It was the sinking realization that no matter what she thought, no matter what she believed, she had no control over what her body ultimately did, that at any given moment, despite her thoughts on the matter, she would resort to acts of violence. That's why she gave away her son -- she couldn't bear the thought of one day turning on him the same way she unwillingly turned on Llane. Yet despite her carefully thought-out plan, she couldn't keep herself from remaining nearby, always watching over her son, though never revealing her presence.
We've covered the events of the Warcraft
comics in a prior Know Your Lore
, so I won't touch on them in detail here. There were several key points in Garona's life that were revealed in the comics, however -- points that were absolutely earth-shattering for her. It was revealed that her heritage, long though by both her and those around her to be human, was actually draenei, not human at all. Above and beyond that, the machinations of the Shadow Council, the controls they had placed in her head, the engineering of her birth -- all of this was also revealed to the half-orc.
And it nearly destroyed her. Imagine, if you will, living your life secure and comfortable with who you are. One day, you find yourself committing murder, out of the blue -- despite your mind screaming against it. Garona thought herself completely insane, and she had no idea why. But she knew that she murdered her kinsman of a sort -- half-kinsman, if you will -- despite not wanting to do it. She isolated herself on purpose, to avoid harming anyone else.
There Garona sat, alone -- without even the comfort of her child for company. Oh, she could watch over him from afar, making sure he didn't come to harm, but she wouldn't be able to hold the baby. She wouldn't be able to see his first steps or hear his first words. She was utterly convinced that there was nothing stopping her from one day, out of the blue, turning around and casually murdering her son, even as her mind railed against doing so. She wasn't about to take that chance.
The vision in Karazhan's tower wasn't just a vision; it was a prophecy, a foretelling of the future. Even though she tried with all her might to prevent it from happening, it still happened. There was nothing she could do about it. It seemed as though her fate was already written, and the best way to keep from harming other loved ones was to remove herself from the picture entirely.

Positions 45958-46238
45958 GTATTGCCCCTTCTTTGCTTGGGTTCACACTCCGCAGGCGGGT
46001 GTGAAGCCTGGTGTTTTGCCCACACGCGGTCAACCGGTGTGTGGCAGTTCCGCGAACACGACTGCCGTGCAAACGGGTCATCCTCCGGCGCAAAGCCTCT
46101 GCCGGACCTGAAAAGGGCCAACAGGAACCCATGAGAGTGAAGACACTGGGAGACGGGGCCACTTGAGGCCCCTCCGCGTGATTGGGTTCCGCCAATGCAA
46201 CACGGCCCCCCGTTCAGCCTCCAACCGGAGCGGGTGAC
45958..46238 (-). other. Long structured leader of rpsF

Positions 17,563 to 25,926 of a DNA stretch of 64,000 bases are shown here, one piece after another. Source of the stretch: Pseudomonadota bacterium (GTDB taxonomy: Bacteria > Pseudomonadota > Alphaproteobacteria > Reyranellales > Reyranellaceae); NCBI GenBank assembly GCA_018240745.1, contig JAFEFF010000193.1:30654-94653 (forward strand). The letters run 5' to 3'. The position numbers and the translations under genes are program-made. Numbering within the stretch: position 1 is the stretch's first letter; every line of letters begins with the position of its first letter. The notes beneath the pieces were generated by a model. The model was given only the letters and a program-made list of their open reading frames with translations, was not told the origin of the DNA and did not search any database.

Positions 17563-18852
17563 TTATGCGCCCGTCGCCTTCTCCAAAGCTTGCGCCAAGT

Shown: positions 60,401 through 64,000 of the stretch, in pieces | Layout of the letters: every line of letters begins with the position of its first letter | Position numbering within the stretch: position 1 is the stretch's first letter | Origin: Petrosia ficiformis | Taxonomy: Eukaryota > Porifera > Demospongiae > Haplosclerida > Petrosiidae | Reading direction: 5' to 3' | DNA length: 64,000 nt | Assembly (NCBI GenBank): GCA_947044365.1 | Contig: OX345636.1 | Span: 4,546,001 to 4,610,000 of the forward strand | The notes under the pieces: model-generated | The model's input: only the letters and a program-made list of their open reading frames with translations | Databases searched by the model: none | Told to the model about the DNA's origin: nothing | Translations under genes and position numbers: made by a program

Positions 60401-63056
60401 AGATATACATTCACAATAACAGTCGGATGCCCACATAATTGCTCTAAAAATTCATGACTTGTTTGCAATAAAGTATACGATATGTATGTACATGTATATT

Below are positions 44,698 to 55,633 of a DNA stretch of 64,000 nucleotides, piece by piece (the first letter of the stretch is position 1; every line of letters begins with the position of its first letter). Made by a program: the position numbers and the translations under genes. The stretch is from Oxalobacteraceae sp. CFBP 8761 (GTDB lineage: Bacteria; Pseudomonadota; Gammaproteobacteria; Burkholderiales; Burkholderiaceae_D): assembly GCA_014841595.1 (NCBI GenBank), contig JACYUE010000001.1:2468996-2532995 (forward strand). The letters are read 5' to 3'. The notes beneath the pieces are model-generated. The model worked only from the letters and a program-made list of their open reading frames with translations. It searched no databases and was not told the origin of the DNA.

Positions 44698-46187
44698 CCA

Yet in the Warcraft
comics series, we see that Garona was never too far away, fiercely devoted to protecting her son at all costs. Despite her fears that she would one day end her son's life just as she'd ended Llane's, she still couldn't bring herself to move too far away. Because despite her body's strange independence of her mind's wishes, Med'an was still the last remnant of a time in which she'd been ... not happy, per se, but content with the moment.
When the truth was revealed, all preconceptions Garona had about her life came falling down around her. She wasn't half-human -- the amount of time she'd spent getting to know the human race, its culture and customs, it was all because of the Shadow Council's wishes. They let her think -- encouraged
her to think that she was human, encouraged her to go to the humans and try to figure them out. In reality, her birth wasn't a random act of fate; it was an engineered moment in time. Her existence was not her own; her existence was purely at the whim of Gul'dan and the Shadow Council.
Her life was a complete and utter lie, and what's worse, she didn't even realize it. She went along blindly, bought every lie Gul'dan and the Shadow Council fed her in regards to her origins. In a way, the fact that she met Llane, the fact that she grew close to him was also a product of the Shadow Council. It was much easier to kill a target, when the target assumed you were friendly. That may be why the Shadow Council never questioned Garona's trips to Stormwind and never discouraged her from becoming an emissary to the humans.